Raspberry Pi Zero Round 1 Winners!

The Raspberry Pi Zero Contest presented by Adafruit and Hackaday has been going incredibly well! We currently have 132 projects entered, and there is still time for YOU to get in on the fun! The only problem entrants have had is getting their hands on these amazing $5 computers. We’ve made that easy by giving away ten Raspberry Pi Zero boards. The following projects were well documented, well thought out projects were selected by the judges. We’ve already informed the winners through Hackaday.io, and will be shipping out the Pi Zero boards to them right away.

Please join the judges and the entire Hackaday staff in congratulating the winners of the Pi Zero boards!

If you didn’t win, all is not lost! There is still time to enter the contest. The deadline is 11:59 pm PST on March 13, 2016. You’ll be in the running for one of three $100 gift certificates to The Hackaday Store!

Nessie, the Educational Robot

At the Lifelong Learning Robotics Laboratory at the Erasmo Da Rotterdam in Italy, robots are (not surprisingly) used to teach all of the fundamentals of robotics. [Alessandro Rossetti] and the students at the lab have been at it for years now, and have finally finished their fifth generation of a robot called Nessie. The big idea is to help teach fundamentals of programming and electronics by building something that actually uses these principles.

The robot is largely 3D printed and uses an FPGA to interact with the physical world through a set of motors and sensors. The robot also uses a Raspberry Pi to hold the robot’s framework. The robot manages the sensors in hardware with readers attached to the CPU AXI bus. The CPU reads their values from memory space, though, so the robot is reported to be quite quick.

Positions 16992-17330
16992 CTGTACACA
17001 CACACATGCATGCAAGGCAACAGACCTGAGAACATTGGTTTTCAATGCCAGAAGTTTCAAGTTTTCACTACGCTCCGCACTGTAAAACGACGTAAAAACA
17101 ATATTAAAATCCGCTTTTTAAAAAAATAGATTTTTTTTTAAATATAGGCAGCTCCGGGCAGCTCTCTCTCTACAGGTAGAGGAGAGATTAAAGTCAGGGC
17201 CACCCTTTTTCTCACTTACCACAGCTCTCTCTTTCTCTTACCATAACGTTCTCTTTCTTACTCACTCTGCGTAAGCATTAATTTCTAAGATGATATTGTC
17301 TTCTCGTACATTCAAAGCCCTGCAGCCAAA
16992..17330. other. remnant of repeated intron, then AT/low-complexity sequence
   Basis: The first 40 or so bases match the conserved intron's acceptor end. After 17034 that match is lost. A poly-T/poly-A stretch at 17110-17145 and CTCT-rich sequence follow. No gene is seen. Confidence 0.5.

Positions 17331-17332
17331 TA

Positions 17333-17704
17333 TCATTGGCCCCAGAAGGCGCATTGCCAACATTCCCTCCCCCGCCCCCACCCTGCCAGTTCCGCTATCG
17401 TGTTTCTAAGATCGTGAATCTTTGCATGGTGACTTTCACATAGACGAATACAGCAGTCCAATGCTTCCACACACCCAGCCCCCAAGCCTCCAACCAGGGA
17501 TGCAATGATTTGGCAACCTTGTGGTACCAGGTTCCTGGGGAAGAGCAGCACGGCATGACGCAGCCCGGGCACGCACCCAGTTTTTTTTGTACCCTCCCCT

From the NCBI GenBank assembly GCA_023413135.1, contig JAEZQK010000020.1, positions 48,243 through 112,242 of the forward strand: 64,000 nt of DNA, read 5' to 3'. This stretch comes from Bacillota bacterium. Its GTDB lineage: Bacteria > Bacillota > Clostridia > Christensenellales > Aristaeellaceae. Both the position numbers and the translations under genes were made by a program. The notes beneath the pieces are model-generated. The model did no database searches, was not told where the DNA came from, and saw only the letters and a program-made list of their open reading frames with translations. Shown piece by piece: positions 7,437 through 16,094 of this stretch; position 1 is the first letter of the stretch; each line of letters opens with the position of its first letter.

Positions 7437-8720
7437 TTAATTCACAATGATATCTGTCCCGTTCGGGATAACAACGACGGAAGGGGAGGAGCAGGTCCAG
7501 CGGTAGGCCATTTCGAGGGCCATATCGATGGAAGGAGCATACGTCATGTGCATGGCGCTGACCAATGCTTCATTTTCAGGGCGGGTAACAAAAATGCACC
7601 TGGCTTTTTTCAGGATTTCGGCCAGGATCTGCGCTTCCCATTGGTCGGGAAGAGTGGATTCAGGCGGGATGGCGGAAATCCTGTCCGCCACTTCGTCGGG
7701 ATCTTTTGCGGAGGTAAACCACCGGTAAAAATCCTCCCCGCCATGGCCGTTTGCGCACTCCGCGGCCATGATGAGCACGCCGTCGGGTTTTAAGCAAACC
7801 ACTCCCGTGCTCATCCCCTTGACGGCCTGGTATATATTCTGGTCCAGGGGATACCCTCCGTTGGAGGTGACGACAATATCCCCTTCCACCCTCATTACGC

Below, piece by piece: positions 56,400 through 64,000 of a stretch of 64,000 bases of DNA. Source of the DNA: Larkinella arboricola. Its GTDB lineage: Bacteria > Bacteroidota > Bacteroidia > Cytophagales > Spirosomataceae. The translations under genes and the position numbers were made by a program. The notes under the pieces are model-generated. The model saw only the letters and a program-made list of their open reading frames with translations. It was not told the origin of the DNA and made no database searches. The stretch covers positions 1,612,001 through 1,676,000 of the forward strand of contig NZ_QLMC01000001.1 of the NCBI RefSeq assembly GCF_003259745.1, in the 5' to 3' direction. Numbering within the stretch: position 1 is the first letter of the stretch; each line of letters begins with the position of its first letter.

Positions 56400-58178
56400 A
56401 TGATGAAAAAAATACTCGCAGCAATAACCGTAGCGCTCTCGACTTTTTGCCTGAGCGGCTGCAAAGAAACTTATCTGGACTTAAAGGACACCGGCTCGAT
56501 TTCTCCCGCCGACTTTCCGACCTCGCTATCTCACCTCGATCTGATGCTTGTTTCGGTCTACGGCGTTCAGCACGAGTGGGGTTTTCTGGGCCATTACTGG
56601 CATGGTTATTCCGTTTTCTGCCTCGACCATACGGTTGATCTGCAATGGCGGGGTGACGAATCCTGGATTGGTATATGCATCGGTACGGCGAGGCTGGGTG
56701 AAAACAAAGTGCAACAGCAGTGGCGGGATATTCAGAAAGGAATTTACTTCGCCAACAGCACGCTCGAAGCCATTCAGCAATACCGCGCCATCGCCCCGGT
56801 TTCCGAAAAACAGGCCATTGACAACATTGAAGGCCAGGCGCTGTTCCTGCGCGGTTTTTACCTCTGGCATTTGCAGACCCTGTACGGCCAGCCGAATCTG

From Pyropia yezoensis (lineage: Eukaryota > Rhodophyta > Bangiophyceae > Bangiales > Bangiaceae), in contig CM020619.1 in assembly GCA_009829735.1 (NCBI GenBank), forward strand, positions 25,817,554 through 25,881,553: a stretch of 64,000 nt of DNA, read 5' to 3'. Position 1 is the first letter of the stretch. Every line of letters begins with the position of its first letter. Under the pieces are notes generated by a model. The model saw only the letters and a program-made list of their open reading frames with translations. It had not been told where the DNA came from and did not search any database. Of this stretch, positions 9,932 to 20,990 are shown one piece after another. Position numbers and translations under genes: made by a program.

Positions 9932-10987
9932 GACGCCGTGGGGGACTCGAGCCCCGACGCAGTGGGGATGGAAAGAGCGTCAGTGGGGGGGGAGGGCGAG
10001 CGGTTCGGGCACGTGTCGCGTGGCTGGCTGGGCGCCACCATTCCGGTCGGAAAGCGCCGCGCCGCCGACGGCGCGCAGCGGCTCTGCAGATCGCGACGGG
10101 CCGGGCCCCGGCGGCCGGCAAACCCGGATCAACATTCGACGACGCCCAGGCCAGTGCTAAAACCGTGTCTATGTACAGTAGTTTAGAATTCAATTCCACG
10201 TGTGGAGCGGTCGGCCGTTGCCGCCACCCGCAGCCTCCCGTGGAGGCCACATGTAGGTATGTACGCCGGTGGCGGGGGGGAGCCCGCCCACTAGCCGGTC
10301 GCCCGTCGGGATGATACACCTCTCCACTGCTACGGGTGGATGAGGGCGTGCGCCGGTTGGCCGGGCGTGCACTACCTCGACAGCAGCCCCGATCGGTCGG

The lab is hoping to take their robot to a robotics competition in Bari, Italy. We hope that they perform well there, since we are big fans of any robot that’s designed to teach anyone about robotics and programming. After all, there are robots that help teach STEM in Africa, robots that teach teen girls about robots, and robots that teach everyone.

Hacklet 96 – Pi Zero Contest Projects Week 3

The calendar is rolling through the third week of the house that Hackaday and Adafruit built: The Raspberry Pi Zero Contest. We’re nearly at 100 entries! Each project is competing for one of 10 Raspberry Pi Zeros, and one of three $100 gift certificates to The Hackaday Store. This week on The Hacklet, we’re going to take a look at a few more contest entries.